The music, which was annoyingly flat earlier in the series, has also evolved into great orchestral pieces that help to flesh out some of the more emotional aspects of the story.

However, Arc Troopers is not perfect. One of the most frustrating aspects of the series since day one has been its run time. While numerous television series manage to juggle a half hour timeslot perfectly, The Clone Wars has always struggled. Arc Troopers begins and ends with almost break neck speed, and this becomes frustrating to watch at times. This constraint of time leads to sloppy dialogue and awkward scenes that could have been powerful given more time to evolve.

Despite this minor complaint, Arc Trooper stands out as one of the series best.

Score: -A

Delted Scene:

Here is the scene that was omitted from the final version of the episode.

Despite a frustrating five month wait, The Clone Wars has finally returned to television. With high expectations and a ever growing fanbase, this season has alot to live up to. Luckily, last night's two part season opener delivered.

When Season One first aired in 2008, fans were blown away by a particular episode (Rookies) surrounding a group of rookie clone troopers. Dark, compelling, and unique this episode became a fan favorite and a turning point for the series. The Season Three opener acts as both a prequel and a sequel to this classic installment, and both are equally strong episodes on their own.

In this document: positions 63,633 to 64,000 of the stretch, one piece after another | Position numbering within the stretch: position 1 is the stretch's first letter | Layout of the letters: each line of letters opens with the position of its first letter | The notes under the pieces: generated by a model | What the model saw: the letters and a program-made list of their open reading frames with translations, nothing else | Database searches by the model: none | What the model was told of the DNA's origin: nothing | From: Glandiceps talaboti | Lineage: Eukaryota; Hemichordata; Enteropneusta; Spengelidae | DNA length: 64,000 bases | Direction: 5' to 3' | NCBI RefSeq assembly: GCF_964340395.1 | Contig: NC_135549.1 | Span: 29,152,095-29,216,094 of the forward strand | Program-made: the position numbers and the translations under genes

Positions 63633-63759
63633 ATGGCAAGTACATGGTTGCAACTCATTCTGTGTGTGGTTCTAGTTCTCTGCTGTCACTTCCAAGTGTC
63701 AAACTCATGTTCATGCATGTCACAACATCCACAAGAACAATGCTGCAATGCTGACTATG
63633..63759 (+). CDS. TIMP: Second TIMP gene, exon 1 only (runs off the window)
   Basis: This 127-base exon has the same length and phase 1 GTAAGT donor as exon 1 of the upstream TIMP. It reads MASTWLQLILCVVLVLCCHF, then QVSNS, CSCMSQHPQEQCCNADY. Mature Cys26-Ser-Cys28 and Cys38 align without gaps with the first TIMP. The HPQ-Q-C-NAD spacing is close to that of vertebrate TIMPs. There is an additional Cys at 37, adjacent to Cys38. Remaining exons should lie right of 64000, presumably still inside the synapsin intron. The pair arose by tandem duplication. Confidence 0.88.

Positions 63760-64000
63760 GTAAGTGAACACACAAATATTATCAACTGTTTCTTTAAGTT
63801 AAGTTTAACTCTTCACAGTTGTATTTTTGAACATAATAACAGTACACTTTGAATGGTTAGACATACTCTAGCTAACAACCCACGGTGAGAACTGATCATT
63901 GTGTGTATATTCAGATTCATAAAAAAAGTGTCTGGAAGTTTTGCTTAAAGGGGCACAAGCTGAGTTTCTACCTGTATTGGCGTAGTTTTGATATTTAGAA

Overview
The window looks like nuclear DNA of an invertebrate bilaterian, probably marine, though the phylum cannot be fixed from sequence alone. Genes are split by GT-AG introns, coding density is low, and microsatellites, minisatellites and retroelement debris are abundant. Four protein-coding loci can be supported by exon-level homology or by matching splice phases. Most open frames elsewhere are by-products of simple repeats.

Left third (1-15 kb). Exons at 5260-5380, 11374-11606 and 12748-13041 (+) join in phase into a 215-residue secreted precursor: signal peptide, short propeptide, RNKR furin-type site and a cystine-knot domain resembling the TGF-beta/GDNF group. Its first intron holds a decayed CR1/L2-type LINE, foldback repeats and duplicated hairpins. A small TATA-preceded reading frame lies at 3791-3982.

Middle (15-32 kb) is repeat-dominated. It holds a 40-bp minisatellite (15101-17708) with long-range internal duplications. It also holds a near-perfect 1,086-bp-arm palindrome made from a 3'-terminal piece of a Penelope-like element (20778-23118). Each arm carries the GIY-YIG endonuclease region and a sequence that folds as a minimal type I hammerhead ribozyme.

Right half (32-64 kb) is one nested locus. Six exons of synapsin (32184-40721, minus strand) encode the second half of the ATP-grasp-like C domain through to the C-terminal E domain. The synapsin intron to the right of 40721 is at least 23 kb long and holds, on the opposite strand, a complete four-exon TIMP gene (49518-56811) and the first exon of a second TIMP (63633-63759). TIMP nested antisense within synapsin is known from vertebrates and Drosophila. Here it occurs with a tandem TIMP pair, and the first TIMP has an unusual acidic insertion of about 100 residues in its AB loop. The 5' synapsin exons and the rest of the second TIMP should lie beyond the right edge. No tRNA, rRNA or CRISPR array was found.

The first out of the two was the prequel episode Clone Cadets. Picking up several months before the events seen in Rookies, the audience follows the tumultuous training and origin of the ill fated Domino Squadron.

The plot for Clone Cadets is enjoyable, but not wholey original. The story of teamwork and graduation into adulthood is one that has been seen numerous times in multiple military tales.

While it may not have been the most action packed episode in the series, Clone Cadets is noteworthy for being one of the most character driven. The story of Domino Squadron is interesting and compelling in its own right, but oddly its the side characters who are the most interesting here. The first being the bounty hunter Bric. Acting as a mentor for the clones, this ill tempered and surprising deep character is a welcome inclusion to the Star Wars mythos and easily becomes a scene stealer.

However, perhaps the most interesting character introduced in this episode is the malformed clone 99. Mishapen during a mistake in the cloning progress, 99 acts as a lowly janitor for the training station on Kamino. Despite this, he acts as an older brother and watchful eye for the trainees. 99's arc throughout this episode and the follow up, Arc Troopers, is surprisingly heavy and deep material for the series. Regardless of any original reluctance towards the idea of 99, he wins you over and is the true star of this episode.